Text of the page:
The City licenses multi-tenant houses, commonly known as rooming houses, to ensure that they are safe and well-maintained. The existing zoning and licensing regulations for multi-tenant houses in Toronto are inconsistent among the former municipalities as they were not updated after amalgamation. Currently, multi-tenant houses are only permitted in the former city of Toronto and some parts of the former cities of York and Etobicoke. Multi-tenant houses in the former cities of Toronto and Etobicoke require a licence, whereas a licence is not required in the former city of York.

The City is proposing the creation of a comprehensive city-wide zoning approach and enhancements to licensing and enforcement to encourage and regulate safe, liveable, well-maintained and affordable multi-tenant houses across the city.

The proposed regulatory framework has five parts:

  1. Enhanced operator licensing requirements to promote health and safety
  2. An enforcement and compliance program
  3. City-wide zoning standards that permit the use across the city, and
  4. Initiatives to support tenants and maintain affordability of housing
  5. Phased Implementation Plan

Public consultation on the proposed regulatory framework was held in April and May 2021. The feedback received from different rounds of consultations informed a final recommendations report with recommended zoning bylaw amendments and a new regulatory bylaw for multi-tenant houses, which was considered at the June 28, 2021 meeting of the Planning and Housing Committee and adopted with amendments. City Council considered this item at its July 14, 2021 and October 1 – 4, 2021 meetings. In October 2021, City Council referred the item back to the City staff and requested that staff undertake additional work and report back to the Planning and Housing Committee on a wide-range of items.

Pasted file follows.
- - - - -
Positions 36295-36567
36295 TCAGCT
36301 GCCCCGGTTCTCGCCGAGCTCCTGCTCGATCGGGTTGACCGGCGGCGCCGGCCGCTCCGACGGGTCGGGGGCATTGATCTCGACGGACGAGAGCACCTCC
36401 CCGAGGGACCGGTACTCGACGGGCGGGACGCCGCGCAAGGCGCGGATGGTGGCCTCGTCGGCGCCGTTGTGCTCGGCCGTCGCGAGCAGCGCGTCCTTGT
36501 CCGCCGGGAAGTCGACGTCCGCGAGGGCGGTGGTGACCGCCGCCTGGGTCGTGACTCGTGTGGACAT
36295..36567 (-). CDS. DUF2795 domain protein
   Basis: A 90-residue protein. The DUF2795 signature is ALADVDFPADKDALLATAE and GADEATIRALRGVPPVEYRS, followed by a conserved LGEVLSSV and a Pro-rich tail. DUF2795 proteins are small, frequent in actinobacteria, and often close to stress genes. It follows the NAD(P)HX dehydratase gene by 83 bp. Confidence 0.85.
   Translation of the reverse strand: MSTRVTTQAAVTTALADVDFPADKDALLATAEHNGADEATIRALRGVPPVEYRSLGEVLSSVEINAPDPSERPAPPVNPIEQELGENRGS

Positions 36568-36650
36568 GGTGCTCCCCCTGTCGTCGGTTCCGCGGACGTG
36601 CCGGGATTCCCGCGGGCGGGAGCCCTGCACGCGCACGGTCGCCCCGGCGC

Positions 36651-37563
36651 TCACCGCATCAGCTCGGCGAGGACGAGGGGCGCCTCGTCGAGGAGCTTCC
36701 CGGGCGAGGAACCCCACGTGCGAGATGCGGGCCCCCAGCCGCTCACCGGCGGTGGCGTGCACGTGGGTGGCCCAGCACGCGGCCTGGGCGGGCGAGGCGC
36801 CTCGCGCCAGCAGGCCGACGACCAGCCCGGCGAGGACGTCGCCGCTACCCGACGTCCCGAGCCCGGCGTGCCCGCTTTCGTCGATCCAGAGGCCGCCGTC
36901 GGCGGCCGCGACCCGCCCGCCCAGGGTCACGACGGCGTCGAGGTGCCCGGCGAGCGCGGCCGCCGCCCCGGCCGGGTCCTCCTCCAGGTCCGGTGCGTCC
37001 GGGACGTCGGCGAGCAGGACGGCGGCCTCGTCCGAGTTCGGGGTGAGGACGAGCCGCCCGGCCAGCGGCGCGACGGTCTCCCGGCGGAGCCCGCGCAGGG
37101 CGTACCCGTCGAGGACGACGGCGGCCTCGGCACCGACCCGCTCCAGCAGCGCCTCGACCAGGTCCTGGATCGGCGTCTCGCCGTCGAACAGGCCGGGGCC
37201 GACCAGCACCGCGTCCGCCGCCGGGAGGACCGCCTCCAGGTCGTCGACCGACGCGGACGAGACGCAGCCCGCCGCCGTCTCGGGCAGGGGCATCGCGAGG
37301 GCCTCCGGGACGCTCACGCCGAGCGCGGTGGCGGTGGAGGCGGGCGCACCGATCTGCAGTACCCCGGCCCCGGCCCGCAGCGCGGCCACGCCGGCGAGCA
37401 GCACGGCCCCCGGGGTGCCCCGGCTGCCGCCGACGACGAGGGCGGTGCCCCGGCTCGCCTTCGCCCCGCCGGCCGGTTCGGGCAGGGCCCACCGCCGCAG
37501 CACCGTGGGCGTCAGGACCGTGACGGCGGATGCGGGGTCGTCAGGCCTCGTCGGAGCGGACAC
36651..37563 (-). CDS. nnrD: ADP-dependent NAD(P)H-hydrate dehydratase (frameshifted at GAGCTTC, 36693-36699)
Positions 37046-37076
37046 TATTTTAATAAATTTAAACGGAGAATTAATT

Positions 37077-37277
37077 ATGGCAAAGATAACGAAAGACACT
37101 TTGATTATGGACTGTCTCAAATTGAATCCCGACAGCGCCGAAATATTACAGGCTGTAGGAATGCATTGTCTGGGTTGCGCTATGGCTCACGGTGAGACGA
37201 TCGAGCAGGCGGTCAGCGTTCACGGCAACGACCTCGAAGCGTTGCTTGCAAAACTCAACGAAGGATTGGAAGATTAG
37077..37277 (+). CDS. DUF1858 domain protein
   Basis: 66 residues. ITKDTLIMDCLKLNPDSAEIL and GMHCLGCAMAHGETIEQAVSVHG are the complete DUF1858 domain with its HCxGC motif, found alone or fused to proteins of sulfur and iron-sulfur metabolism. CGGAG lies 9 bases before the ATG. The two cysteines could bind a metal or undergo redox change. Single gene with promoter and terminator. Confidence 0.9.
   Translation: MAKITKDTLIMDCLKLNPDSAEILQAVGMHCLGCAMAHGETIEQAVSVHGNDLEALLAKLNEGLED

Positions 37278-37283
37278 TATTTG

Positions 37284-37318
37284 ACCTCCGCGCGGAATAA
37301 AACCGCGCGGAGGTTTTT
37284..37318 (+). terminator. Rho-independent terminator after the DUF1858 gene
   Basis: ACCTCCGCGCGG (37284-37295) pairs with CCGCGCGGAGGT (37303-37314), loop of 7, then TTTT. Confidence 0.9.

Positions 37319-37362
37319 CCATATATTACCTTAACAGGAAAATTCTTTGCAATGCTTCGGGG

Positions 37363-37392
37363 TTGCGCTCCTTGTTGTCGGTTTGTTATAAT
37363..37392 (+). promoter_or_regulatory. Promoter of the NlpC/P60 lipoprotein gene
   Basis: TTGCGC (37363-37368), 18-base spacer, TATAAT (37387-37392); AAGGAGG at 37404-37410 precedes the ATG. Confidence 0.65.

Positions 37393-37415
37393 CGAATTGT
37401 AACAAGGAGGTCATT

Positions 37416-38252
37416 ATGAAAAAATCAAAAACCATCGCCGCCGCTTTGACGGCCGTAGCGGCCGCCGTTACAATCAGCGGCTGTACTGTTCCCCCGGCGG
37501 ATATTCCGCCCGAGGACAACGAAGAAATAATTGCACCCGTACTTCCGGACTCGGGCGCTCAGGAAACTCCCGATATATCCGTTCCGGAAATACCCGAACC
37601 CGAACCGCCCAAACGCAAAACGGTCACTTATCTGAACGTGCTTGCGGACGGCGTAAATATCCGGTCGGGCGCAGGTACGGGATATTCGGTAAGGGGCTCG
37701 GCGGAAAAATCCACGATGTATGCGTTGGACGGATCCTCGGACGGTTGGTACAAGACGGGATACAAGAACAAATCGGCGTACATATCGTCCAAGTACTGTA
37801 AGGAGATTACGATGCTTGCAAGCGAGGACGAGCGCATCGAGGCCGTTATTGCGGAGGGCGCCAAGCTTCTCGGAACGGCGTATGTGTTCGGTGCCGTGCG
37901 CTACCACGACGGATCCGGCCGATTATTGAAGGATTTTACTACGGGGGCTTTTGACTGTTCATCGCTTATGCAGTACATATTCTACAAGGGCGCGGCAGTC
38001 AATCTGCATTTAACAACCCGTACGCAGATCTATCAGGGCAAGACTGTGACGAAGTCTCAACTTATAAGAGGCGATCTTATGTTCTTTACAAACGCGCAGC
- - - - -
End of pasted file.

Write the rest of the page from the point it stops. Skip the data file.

The report and the decisions of Committee and Council are available online.

The draft zoning bylaw amendments may be viewed at the links below:

The report builds on the proposed regulatory framework originally considered by the Planning and Housing Committee on November 17, 2020.

City staff invited the public and key stakeholders to provide feedback on the proposed regulatory framework in April and May 2021, through the following initiatives:

  • Virtual community meetings held May 4 and May 11. View a copy of the meeting presentation.
  • Virtual workshops with key stakeholder groups such as tenants, owners and operators of multi-tenant houses, and housing-related organizations
  • A questionnaire that could be completed online or by phone
  • A Do-it-Yourself (DIY) Meeting Toolkit and grant program to encourage community groups to hold their own virtual workshop or consultation

Discussion of what was heard in the consultation, and staff’s responses can be found throughout the staff report and in the Community Engagement Summary Report produced by LURA Consulting. The Community Engagement Summary Report can be read by clicking on the links below:

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What is multi-tenant housing?

A multi-tenant house, commonly known as a rooming house, is where four or more people rent individual rooms as their main living accommodation and share a kitchen and/or washroom. Because tenants in multi-tenant houses pay rent for individual dwelling rooms rather than self-contained dwelling units, multi-tenant houses are an important part of the affordable rental housing market. They provide single-room accommodation to diverse tenants including students, seniors, new immigrants and low/moderate income residents.